• romance cannot/should not be between employee and employee from a
When SHRM surveyed HR personnel and employees about the consequences of
such fraternization the results weren’t equal. In all cases HR personnel favored
more harsh penalties for office romance. CONSEQUENCES FOR EMPLOYEES
IN WORKPLACE ROMANCES Source: 2001 SHRM®/CareerJournal.com
Workplace Romance Survey
Of the HR professionals surveyed they felt such behavior should allow for:
• transfer within organization
• formal reprimand
At AppleOne Web site it provides recommendations for companies on how to
handle office romance. It outlines four steps that can be taken:
Step 1 - If you haven't done so, implement, disseminate and unconditionally
enforce policies on dating and family relationships in the workplace to promote
uniform treatment of all employees. Have a legal professional review these
policies to ensure compliance with federal, state and local laws.
Step 2 - Be on the alert for potential problems stemming from a workplace
romance involving one of your workers, but at the same time, limit your
involvement in employees' love lives to areas that directly affect the company
(job performance, workplace morale, etc.). Focus on the potential or actual effect
of each specific relationship, not the motivation behind it.
Step 3 - Encourage employees to promptly report any harassment they
experience or observe and follow your company's procedures for reporting and
dealing with sexual harassment complaints. Don't retaliate or allow any of your
employees to retaliate against employees who file any sort of complaint related
to a workplace romance.
Step 4 - Exercise caution and common sense in your own personal relationships
with employees, making sure that they don't have the potential to deteriorate into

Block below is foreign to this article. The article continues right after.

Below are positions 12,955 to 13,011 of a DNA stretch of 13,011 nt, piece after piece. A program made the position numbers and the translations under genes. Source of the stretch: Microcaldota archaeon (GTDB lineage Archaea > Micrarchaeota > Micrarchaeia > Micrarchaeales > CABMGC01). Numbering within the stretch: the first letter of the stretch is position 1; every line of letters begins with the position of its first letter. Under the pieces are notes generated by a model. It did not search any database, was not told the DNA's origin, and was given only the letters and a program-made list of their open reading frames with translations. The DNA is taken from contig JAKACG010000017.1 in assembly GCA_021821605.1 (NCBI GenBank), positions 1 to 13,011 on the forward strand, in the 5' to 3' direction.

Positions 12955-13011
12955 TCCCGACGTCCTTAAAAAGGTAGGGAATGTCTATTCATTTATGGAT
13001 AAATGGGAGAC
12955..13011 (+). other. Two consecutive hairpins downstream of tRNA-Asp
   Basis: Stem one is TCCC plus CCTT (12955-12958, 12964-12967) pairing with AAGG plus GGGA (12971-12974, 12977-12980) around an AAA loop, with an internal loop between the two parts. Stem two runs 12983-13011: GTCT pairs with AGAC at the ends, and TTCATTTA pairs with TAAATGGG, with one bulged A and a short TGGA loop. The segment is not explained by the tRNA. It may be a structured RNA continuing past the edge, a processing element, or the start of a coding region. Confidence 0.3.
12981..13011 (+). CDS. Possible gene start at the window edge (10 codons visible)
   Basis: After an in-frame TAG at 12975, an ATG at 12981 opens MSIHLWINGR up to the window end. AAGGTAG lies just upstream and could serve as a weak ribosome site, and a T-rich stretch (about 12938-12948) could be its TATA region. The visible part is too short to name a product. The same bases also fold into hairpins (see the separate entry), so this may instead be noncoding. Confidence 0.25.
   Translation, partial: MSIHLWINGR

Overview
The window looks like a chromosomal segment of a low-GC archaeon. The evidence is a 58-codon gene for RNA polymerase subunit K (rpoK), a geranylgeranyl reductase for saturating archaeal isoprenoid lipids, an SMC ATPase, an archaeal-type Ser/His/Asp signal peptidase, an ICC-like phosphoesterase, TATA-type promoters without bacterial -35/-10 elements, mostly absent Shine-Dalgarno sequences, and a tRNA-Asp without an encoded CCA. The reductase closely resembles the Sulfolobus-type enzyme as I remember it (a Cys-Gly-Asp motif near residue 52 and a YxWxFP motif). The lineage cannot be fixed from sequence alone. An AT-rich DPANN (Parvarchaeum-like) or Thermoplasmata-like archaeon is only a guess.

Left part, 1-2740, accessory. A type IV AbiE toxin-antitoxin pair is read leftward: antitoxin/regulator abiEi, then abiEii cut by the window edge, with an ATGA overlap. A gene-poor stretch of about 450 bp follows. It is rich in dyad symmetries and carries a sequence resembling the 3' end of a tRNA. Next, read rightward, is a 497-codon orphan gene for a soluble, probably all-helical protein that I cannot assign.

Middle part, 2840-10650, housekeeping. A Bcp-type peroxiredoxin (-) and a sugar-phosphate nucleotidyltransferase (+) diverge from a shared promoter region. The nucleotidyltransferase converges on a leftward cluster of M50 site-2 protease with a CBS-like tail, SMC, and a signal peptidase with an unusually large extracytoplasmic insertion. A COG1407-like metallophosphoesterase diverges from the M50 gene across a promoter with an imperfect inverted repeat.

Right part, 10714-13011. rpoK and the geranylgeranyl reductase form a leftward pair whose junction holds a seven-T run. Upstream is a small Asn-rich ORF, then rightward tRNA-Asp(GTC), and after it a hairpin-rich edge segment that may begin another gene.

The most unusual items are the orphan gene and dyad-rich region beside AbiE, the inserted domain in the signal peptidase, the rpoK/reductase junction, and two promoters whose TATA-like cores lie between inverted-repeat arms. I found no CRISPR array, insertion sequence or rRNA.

a lawsuit. Document everything.
Many companies have turned to documenting the start of a relationship in what
has been termed the “Love Contract.” The new contract, that some companies
are using to ward off sexual harassment charges and other problems stemming
from office romances, is called a "consensual relationship agreement".
These "love contracts" typically spell out that the relationship is mutually
agreeable, consensual and unrelated to the company; that couples are aware of
the policy against sexual harassment and know how to use it; and that they
agree to settle any relationship dispute through binding arbitration, not a lawsuit.
The co-creators of the "love contract" are Garry Mathiason and Jeff Tanenbaum,
employment attorneys at Littler Mendelson in San Francisco. They warn that
contracts must be voluntary and should be used "sparingly and only in
appropriate cases" to avoid the appearance that such relationships are company-
Krupin O’Brian LLC, Employment Law Update cautions this: “Relationships
between managers and subordinates create the greatest risk of liability if they go
awry. Some employers have required couples to sign ‘love contracts’ which
affirm the consensual nature of the relationship. ‘Love contracts’ do not prevent
an employee from alleging harassment after the consensual relationship
terminates. If workplace romance policies are inconsistent with an employer's
culture, at a minimum, the employer should have an effective anti-harassment
policy. This provides a defense for the employer to an employee's claim of sexual
harassment. The burden will be on the employee to explain why he failed to take
advantage of the preventative measures if he was pressured to engage in the
Love, obsession, infatuation and desire are difficult emotions to squelch. In fact,
the suppression of such emotions may prove to accentuate them making them
more provocative and alluring. Perhaps, handling a romance in a mature and
reasonable fashion is the best policy.
However, you can’t naively approach a workplace romance without assuming
some risk. Questions you should be asking yourself are: Can you handle the
possibility of breaking up? Can you trust the person you’re with not to divulge or
use what you say in confidence against you later on? Can you trust that both of
you are going to behave responsibly and maturely if things don’t work out? Is this
relationship worth the risk?
Corporate coupling is risky business. Think long and hard about entering into it
because it’s a difficult situation to change once it gets started.
“Love is fire. But whether it's gonna warm your heart or burn your house down
you can never tell.” - Jason Jordan, instrumental guitarist